Updated on January 17, 2019
Updated on January 17, 2019
By Katarzyna Nowak, Safina Center Fellow
Mountain goats are among North America’s most cold-adapted species. Understanding how they are coping with a warming climate is important for conservation managers so that they can better provide for mountain goats’ needs. Mountain goats have thick, two-layered coats that can grow over four inches long in winter and may become a liability in summer. Like most mammals, mountain goats molt their coats, and the patterns and phenology of their coat shedding could help indicate how well they are adapting to climate change.
In April 2018, through a series of collaborations across multiple institutions including the Yellowstone to Yukon Conservation Initiative and the Wildlife Conservation Society, the “Mountain Goat Molt Project” was initiated to examine the phenology of mountain goats’ winter coat molt in relation to warming. We amassed over 500 photographs of mountain goats from across their range and dating as far back as 1948. Nearly three-quarters of these photos were crowd-sourced from members of the public.
It has however proven challenging to address our main question of whether or not the onset of molt has shifted to earlier in the year, in recent years, because of our so-far limited sample of old photographs from before the year 2000. According to our analysis to date, there is no evidence for a temporal change in molt.
We have however detected molt differences across mountain goat range. Mountain goats are shedding earlier at higher latitudes (where rate of photoperiod, or day-length, change is more rapid) and later at higher elevations (possibly because temperature decreases with increases in altitude). Photoperiod is considered to be the main influence on mammals’ furring mechanisms, but temperature is also thought to play a role.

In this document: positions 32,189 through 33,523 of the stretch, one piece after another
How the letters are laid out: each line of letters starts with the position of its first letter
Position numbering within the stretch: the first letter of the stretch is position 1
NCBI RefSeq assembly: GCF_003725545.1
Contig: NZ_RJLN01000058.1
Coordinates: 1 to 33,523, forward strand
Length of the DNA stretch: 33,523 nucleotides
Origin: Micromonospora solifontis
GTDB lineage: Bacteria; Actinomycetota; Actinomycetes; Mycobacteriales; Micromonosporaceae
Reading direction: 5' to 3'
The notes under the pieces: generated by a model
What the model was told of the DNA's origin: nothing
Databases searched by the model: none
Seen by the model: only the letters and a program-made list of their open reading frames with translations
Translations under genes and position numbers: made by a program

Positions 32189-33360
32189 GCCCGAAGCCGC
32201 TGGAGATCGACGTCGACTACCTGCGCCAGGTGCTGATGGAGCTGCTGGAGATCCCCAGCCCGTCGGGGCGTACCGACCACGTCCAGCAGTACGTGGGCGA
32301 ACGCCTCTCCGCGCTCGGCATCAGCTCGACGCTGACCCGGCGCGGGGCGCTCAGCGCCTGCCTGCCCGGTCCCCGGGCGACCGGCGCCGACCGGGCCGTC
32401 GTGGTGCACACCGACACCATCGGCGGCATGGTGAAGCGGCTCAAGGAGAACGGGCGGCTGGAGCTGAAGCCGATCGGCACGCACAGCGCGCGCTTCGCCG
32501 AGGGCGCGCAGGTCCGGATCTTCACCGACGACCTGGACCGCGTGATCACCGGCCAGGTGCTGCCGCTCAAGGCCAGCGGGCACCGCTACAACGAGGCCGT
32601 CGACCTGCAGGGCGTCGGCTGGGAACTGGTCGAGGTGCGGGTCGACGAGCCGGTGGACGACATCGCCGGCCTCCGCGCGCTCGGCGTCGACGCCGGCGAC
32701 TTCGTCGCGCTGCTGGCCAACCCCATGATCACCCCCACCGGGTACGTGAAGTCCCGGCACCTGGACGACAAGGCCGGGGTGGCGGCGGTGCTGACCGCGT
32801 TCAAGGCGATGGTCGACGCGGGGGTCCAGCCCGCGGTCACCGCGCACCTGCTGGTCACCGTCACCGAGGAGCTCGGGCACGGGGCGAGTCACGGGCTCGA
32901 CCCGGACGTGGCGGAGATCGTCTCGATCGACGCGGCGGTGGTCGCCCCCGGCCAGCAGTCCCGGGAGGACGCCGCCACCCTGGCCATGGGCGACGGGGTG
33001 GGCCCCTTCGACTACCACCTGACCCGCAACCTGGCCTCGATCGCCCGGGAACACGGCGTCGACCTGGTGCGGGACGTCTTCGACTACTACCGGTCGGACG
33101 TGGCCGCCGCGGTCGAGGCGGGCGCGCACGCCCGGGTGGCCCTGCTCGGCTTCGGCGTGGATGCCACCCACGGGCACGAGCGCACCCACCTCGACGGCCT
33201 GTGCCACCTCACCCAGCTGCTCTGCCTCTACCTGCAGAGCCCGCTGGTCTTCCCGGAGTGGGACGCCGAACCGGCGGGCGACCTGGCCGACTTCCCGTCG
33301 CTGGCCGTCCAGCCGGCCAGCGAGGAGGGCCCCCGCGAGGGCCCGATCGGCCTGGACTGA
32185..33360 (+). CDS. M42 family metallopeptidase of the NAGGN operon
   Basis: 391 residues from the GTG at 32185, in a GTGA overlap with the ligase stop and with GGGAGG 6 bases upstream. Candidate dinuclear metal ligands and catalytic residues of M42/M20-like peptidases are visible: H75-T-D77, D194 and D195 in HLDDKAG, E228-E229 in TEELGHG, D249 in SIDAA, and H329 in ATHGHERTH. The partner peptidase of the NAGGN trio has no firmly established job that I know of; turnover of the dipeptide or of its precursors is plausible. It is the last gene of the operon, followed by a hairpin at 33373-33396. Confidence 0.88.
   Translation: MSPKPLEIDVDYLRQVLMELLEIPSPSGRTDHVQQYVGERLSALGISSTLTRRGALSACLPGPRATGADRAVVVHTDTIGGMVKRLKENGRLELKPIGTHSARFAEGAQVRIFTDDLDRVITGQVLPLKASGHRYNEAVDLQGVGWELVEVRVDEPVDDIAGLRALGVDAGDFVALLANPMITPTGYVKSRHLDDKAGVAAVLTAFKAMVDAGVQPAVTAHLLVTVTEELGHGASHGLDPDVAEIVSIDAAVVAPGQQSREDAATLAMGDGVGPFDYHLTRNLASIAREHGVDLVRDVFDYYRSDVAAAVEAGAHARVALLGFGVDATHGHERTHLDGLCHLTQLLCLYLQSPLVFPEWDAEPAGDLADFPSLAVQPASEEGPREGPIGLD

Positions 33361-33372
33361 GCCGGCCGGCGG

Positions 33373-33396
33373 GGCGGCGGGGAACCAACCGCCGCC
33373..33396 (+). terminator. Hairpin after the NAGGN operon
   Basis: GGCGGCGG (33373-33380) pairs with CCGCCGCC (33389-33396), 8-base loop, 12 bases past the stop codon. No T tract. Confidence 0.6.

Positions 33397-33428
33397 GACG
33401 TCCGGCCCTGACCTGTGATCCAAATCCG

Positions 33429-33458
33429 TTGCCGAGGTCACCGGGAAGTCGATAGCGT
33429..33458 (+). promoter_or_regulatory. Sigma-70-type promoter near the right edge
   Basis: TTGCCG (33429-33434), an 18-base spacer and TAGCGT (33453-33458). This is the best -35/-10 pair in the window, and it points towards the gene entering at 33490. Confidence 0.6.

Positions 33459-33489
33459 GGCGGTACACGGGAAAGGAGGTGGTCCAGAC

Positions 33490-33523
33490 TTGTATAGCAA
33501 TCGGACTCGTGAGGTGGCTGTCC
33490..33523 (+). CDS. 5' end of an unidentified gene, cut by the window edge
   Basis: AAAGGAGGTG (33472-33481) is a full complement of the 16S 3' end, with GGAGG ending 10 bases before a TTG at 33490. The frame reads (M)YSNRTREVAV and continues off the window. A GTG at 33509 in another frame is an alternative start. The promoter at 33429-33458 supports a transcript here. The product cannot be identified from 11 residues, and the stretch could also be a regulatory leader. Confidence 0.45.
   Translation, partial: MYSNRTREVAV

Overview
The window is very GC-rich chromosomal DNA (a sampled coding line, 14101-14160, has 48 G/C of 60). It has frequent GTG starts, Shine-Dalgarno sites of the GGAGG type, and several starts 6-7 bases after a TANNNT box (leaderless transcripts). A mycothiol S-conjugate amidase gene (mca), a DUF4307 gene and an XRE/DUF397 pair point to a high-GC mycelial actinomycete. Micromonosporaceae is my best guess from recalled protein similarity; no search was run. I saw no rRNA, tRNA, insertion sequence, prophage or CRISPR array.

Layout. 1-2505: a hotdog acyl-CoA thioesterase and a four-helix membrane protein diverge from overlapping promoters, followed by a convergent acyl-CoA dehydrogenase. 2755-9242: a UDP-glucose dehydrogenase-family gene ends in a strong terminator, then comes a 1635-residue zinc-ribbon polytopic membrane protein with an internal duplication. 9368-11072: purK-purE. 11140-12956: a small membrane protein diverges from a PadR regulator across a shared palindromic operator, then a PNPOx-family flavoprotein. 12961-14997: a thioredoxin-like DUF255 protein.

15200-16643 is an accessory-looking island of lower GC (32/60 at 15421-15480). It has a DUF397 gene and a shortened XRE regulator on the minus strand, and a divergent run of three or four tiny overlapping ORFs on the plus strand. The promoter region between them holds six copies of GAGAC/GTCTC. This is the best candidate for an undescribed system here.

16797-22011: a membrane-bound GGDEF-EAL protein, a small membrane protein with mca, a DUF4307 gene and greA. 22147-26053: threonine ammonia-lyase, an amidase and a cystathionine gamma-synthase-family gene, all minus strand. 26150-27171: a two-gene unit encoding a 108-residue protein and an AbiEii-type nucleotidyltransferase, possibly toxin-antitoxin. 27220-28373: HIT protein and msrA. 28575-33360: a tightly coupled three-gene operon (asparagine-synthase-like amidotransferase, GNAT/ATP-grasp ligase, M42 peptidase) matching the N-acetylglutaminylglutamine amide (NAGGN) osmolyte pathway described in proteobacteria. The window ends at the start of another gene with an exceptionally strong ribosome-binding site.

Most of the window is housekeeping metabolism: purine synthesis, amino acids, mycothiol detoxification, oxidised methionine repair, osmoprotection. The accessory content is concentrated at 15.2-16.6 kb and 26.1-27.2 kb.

We have also found pronounced effects of sex and having babies–aptly called kids when they belong to goats–on molt timing with males shedding first and at least two weeks to a month before females, and females with kids shedding last. This finding suggests that female goats, called nannies, with new kids may be the most prone to heat stress in summer.
Our work has not been without challenges. Hand-processing photos has consumed much time and would benefit from Artificial Intelligence (AI) tools; a larger-than-expected proportion of our remote camera trap photos from the southern Yukon were captured at night and were of too-low resolution to process; and sourcing old photographs from archives and personal collections will require more time.
Through this project, we have started to understand mountain goat coat molt better. We hope to keep the project going including to 1) understand how ticks (whose numbers and geographic range are affected by climate change) may affect molt patterns and timing in mountain goats, 2) use additional measures of vegetation green up to understand the roles played by nutrition and body condition in molting, 3) gather and look at what behavioral options mountain goats have for coping with heat, and 4) create citizen science kits for people who come across shed mountain goat hair to collect and submit these samples for measurements (e.g., fiber diameter using a micron test).
Highland species have coarser, thicker hair than lowland species. That we already found an effect of elevation and latitude on hair shedding within a single species across its range lends supports to there being sufficient phenotypic plasticity to allow goats to adapt to warming without necessarily shifting their shedding schedules, and there may be clues to their adaptive potential in the characteristics of their coat fiber in warmer parts of their range.
Another further direction is to talk with traditional weavers who use mountain goat hair about their observed changes in fiber yield, diameter, quality, even color. Mountain goat wool is traditionally used in weaving by the Tlingit Tribe of southeast Alaska (see Rofkar 2014), and indigenous knowledge about mountain goat molt would inform our project going forward.
Link to our 2018 project report on CitSci.org, a citizen science web portal: